[7e.1] L   Greek diligence also, because it has been very advantageous to ours, ought to receive the reward which it deserves in the Latin language. Demosthenes, the mention of whose name implies in the thoughts of the hearers the perfection of the greatest eloquence, when in his youth he could not pronounce the first letter of the profession which he so much affected, with so much labour vanquished this defect of delivery, that no man ever pronounced that letter more clearly. Then again, having a shrill squeaking voice, harsh to the ear, he brought it at length to a grave and acceptable tone. Then although he had weak lungs, he borrowed from labour and practice, that strength of body which nature had denied him. For he contained several sentences in one breath, and pronounced them walking up hill at a swift pace. And standing upon the sea-shore, he uttered his declamations to the roaring of the waves, that he might accustom his ears to withstand the clamours and noises of tumultuous assemblies. He is reported also to have accustomed himself to speak much and long with stones held in his mouth, that he might speak with more freedom when it was empty. He warred against Nature, and came off victor, because with a most obstinate strength of mind he overcame her malignity. Therefore his mother gave birth to one Demosthenes, and his diligence gave birth to another.     { see also: Cicero DeOr_1.260 }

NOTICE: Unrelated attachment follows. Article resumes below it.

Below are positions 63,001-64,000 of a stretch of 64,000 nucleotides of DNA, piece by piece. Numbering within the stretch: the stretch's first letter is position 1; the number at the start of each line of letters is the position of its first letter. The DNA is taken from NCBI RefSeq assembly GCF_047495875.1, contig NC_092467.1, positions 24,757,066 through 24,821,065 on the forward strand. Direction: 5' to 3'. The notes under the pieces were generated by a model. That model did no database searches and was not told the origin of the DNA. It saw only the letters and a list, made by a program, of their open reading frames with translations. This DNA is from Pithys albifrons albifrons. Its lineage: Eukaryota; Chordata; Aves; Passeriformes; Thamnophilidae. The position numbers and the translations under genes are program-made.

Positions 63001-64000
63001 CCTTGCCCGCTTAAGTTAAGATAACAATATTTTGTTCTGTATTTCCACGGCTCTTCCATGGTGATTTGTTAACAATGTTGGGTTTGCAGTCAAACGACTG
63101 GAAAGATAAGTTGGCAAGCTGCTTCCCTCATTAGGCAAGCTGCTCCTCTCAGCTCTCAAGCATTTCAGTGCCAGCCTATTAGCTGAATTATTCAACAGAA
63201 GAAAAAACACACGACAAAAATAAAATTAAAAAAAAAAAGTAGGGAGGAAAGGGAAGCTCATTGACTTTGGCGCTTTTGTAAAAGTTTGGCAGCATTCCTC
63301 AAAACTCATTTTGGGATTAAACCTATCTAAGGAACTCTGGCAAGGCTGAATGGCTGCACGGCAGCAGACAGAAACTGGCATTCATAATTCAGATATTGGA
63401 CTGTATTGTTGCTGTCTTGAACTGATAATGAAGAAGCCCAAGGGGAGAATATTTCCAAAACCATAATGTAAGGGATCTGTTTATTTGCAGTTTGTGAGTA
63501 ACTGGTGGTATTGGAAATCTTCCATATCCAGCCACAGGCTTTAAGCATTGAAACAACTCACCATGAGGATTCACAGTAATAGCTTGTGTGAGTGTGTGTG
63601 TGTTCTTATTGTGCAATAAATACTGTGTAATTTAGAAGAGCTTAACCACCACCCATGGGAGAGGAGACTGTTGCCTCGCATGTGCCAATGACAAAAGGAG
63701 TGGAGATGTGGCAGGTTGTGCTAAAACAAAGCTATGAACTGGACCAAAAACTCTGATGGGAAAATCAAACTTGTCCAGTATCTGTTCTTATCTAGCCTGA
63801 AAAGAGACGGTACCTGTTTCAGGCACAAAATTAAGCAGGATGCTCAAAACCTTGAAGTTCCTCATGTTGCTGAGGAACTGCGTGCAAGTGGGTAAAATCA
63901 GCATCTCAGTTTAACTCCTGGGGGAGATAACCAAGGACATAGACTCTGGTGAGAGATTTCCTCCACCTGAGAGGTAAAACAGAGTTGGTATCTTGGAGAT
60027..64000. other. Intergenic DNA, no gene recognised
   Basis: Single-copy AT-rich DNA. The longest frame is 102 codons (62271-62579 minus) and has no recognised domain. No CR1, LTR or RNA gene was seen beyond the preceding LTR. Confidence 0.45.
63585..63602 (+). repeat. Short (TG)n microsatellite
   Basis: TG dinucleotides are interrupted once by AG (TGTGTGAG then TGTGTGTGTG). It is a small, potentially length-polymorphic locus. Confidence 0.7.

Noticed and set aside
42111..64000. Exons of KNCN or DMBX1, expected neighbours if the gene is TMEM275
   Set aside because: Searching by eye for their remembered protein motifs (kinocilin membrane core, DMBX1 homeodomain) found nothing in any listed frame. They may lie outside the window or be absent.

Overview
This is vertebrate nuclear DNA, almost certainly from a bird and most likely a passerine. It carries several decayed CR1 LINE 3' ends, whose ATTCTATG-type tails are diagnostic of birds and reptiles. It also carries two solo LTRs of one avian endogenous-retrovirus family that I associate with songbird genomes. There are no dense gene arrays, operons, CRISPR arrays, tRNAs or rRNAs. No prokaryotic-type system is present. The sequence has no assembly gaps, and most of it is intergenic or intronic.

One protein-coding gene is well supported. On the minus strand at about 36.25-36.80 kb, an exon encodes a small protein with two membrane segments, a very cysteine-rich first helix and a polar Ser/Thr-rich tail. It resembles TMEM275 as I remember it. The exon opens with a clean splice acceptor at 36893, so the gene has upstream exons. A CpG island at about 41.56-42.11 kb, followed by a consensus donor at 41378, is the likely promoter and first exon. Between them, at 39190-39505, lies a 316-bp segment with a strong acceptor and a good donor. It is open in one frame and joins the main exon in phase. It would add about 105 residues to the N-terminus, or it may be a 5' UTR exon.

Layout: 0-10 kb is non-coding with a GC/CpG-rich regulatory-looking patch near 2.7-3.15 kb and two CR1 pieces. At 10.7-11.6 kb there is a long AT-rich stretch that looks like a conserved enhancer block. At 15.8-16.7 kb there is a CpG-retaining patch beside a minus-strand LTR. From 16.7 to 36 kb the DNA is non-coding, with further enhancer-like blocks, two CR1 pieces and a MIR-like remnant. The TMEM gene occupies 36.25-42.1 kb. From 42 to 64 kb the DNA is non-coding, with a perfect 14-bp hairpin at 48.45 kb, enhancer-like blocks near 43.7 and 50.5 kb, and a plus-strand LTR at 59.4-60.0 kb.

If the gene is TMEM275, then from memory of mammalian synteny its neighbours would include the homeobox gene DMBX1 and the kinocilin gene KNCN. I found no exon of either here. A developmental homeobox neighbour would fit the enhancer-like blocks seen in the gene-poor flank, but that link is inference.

[7e.2] L   And to go back to a more ancient example of industriousness, Pythagoras, a most perfect specimen of a wisdom from his childhood, and inflamed with a desire of understanding all knowledge and virtue, went into Egypt, where becoming acquainted with the language, he searched the commentaries of all the ancient priests, and learned the observations of innumerable ages. Then travelling into Persia, he delivered himself up to be taught by the thorough wisdom of the magi. From them he gathered in his receptive mind the motions of the stars; as their courses, their effects, properties, and force, were liberally explained to him. From there he visited Crete and Lacedaemon, and investigated  their laws and customs; and then he went to the Olympic Games, where, to the admiration of all the Greeks, he gave a  clear demonstration of his wide-ranging knowledge. When he was asked, by what title he should be called, he replied, that he was not wise, (for that title belonged only to the seven most excellent men) but a lover of wisdom, which is in Greek a philosopher. He also travelled into that part of Italy, which was then called Magna Graecia, where in many of the richest cities he exhibited the results of his studies. Metapontum beheld his funeral pyre with eyes full of veneration - a town more famous for Pythagoras' tomb, than the monument of its own ashes.